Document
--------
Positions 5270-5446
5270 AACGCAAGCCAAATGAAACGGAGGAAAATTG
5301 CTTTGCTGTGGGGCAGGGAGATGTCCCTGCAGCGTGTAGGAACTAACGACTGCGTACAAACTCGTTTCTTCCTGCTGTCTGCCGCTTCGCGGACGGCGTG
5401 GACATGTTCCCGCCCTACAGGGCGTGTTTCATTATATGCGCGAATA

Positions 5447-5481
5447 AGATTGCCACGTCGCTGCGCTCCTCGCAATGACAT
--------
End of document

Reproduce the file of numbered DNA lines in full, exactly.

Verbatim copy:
Positions 5270-5446
5270 AACGCAAGCCAAATGAAACGGAGGAAAATTG
5301 CTTTGCTGTGGGGCAGGGAGATGTCCCTGCAGCGTGTAGGAACTAACGACTGCGTACAAACTCGTTTCTTCCTGCTGTCTGCCGCTTCGCGGACGGCGTG
5401 GACATGTTCCCGCCCTACAGGGCGTGTTTCATTATATGCGCGAATA

Positions 5447-5481
5447 AGATTGCCACGTCGCTGCGCTCCTCGCAATGACAT